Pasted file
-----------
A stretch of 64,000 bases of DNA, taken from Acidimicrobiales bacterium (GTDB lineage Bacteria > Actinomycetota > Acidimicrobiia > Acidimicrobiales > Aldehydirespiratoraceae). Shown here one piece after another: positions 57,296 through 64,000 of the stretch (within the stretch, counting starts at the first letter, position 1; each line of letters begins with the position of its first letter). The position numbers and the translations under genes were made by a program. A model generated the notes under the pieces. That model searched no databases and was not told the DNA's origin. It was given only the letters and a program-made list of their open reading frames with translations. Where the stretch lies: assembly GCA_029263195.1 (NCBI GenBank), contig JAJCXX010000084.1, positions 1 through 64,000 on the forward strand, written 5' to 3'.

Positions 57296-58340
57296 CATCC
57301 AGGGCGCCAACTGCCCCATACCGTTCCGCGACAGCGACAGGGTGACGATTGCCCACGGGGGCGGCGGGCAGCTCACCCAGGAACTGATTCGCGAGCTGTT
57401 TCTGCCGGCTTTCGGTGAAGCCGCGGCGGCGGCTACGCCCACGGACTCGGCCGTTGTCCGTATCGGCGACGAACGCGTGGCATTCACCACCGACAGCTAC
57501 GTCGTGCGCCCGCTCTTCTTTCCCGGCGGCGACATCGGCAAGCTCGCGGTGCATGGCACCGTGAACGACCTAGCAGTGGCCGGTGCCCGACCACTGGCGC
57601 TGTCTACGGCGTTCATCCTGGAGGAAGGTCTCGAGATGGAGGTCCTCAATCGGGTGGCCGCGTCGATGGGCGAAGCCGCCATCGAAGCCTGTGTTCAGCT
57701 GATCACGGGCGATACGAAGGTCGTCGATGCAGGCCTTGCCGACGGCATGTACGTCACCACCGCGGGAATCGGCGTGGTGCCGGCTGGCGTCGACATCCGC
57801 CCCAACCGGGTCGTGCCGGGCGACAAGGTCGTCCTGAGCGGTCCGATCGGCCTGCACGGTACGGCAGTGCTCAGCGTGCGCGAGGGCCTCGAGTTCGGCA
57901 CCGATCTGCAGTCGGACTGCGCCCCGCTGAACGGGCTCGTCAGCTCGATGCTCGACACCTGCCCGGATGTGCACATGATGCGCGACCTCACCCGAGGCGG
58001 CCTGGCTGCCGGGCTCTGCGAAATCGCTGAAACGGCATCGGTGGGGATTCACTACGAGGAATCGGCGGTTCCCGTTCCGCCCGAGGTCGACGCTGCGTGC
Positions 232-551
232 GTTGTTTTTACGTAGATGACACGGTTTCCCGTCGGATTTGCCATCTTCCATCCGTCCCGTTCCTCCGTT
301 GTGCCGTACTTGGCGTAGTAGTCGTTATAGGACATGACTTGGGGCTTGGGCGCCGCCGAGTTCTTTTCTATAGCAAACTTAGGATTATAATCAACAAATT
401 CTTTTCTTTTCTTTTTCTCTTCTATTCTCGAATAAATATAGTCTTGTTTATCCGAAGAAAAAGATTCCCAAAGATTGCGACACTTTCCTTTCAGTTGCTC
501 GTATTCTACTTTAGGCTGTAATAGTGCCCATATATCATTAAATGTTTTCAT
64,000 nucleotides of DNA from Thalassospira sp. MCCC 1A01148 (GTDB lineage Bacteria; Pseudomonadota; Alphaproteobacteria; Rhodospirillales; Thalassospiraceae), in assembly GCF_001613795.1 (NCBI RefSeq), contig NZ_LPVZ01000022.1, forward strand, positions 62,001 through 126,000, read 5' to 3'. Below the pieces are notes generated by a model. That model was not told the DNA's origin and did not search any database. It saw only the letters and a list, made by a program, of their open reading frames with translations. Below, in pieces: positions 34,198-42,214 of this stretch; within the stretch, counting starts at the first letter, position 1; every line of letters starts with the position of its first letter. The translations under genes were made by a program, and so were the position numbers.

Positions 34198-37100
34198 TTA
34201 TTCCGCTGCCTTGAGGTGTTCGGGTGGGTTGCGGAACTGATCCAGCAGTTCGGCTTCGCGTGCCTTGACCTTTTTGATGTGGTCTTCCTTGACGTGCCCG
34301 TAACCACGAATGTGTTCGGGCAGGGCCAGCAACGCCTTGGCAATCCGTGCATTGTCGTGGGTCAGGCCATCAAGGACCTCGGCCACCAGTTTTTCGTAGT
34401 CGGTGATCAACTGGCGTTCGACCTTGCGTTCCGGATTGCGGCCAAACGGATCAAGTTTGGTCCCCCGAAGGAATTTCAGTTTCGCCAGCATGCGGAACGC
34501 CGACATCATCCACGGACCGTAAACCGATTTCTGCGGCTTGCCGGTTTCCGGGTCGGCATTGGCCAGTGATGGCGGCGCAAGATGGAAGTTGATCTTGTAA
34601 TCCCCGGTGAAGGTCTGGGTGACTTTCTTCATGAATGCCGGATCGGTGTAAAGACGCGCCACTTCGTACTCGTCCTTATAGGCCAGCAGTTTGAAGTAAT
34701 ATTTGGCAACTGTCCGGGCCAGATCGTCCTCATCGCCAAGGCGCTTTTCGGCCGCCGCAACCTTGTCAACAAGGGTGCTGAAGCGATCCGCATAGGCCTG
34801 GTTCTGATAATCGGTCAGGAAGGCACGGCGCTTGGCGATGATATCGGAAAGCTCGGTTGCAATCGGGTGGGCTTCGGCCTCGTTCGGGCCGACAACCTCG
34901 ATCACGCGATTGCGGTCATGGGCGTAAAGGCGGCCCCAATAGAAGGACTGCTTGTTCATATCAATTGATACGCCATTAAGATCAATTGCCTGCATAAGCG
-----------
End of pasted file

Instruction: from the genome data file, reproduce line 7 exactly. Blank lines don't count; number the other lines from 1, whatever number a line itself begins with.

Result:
57601 TGTCTACGGCGTTCATCCTGGAGGAAGGTCTCGAGATGGAGGTCCTCAATCGGGTGGCCGCGTCGATGGGCGAAGCCGCCATCGAAGCCTGTGTTCAGCT